August 8, 2016
Let’s say Company X wants to purchase Company Y. If Company X is smart, it will not only be looking at Company Y’s financials, structure, culture and more to determine value and strategic fit. Company X will also be taking a long, hard look at Company Y’s cybersecurity posture.
How often do the Company Xs of the world — the buyers — take that long, hard look at a seller’s cybersecurity capabilities these days? The short answer is, not often enough. Due diligence is too often treated as a defensive strategy that provides a broad, high-level view of the investment — with cybersecurity often left out in the cold.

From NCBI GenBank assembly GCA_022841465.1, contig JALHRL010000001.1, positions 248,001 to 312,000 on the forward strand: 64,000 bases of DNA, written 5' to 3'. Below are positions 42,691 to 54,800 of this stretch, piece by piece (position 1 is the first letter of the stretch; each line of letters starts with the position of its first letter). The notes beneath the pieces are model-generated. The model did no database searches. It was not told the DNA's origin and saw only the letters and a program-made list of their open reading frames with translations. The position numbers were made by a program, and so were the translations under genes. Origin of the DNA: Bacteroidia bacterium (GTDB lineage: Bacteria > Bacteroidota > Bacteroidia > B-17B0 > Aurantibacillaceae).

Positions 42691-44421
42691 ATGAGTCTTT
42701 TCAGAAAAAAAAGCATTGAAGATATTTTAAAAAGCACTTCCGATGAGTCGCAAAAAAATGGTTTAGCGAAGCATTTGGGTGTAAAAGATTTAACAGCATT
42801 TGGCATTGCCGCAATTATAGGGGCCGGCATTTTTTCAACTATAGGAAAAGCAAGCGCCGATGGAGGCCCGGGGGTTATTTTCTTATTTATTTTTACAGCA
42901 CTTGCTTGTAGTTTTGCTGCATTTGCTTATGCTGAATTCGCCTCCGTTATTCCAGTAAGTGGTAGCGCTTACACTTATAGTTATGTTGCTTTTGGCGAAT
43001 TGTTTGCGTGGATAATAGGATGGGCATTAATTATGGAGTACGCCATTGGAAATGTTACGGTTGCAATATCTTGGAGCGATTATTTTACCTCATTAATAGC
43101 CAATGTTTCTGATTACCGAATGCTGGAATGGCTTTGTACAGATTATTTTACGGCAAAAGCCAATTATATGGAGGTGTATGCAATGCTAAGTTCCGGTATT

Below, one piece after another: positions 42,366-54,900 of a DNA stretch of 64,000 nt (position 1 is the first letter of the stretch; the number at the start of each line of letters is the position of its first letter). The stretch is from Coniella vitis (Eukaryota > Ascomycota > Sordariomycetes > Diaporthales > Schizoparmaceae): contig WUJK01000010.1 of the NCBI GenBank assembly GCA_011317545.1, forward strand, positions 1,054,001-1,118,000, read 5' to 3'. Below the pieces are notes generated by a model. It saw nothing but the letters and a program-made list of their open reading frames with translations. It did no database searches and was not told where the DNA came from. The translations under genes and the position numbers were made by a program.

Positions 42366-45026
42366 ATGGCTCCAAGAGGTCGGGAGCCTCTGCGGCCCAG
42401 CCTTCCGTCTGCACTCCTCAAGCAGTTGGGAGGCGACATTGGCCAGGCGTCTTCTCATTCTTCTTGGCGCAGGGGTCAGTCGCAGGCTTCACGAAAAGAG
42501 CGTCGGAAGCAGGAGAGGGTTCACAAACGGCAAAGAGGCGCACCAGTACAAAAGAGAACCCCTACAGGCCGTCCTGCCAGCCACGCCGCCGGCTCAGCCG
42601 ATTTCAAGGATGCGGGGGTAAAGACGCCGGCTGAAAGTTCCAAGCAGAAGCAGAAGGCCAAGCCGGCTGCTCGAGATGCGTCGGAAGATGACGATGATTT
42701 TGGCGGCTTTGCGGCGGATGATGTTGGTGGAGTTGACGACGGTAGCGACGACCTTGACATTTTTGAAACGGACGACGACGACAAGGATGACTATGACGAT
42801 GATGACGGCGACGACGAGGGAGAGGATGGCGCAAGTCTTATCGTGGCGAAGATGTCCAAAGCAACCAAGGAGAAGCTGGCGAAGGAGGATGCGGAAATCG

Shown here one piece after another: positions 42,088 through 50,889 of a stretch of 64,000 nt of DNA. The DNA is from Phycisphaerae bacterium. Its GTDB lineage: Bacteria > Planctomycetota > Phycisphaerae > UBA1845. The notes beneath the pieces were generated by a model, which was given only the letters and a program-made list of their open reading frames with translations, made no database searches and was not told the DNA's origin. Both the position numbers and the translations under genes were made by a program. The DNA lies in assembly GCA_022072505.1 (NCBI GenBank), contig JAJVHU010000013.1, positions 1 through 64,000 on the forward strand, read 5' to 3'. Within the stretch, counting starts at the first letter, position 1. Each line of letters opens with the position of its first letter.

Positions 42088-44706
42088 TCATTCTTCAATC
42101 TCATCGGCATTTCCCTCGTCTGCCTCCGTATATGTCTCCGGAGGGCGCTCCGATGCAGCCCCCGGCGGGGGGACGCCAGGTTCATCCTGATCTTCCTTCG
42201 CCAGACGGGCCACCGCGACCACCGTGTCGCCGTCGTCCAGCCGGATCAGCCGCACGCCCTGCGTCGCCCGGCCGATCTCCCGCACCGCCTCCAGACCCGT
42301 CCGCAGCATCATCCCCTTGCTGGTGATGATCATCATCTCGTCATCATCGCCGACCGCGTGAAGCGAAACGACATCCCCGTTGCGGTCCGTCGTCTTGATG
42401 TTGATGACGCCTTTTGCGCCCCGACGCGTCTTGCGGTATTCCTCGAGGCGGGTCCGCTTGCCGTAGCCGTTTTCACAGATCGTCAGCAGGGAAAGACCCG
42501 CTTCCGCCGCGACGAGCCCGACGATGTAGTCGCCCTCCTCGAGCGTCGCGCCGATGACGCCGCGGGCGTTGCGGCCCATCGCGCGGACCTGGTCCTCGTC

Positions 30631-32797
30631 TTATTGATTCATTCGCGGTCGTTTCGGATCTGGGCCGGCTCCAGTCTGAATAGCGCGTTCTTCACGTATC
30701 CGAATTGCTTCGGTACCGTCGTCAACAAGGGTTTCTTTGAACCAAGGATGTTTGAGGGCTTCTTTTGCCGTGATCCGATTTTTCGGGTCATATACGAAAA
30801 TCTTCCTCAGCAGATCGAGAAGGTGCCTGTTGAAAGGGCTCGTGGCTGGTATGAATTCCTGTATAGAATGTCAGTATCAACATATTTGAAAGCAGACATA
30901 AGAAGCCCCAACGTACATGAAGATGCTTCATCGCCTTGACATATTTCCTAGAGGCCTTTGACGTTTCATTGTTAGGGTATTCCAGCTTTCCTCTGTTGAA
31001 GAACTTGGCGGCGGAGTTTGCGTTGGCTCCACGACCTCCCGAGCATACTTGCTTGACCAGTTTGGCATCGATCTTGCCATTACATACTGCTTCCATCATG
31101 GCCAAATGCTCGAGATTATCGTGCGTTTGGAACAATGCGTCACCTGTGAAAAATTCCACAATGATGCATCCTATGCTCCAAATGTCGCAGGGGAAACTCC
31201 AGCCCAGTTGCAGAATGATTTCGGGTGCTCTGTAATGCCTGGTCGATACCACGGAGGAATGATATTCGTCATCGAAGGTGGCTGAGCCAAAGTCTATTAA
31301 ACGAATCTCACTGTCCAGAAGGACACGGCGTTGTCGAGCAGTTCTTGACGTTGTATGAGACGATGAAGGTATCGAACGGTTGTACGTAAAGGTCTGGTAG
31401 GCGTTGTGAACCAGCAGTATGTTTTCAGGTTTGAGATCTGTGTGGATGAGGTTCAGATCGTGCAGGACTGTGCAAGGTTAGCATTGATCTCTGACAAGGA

What’s more, when the buyer does look, it often doesn’t look carefully enough. The target may have spent a lot of money on high-end cybersecurity tools and technology. That’s attractive, right? Sure — if it has been properly implemented, well-maintained, regularly updated, and kept in compliance with all applicable laws and regulations. If it hasn’t, the target may be badly compromised. Post-deal, it will also cost the buyer significant time and money to fix those problems.
The bottom line here is obvious: in mergers and acquisitions, due diligence needs to serve as an offensive strategy that includes a rigorous cybersecurity assessment, to make sure the buyer gets the value it’s paying for. And, before pursuing a divestiture or sale, the seller can also examine its own cyber practices to help reduce time and costs, avoid surprises and sweeten the deal.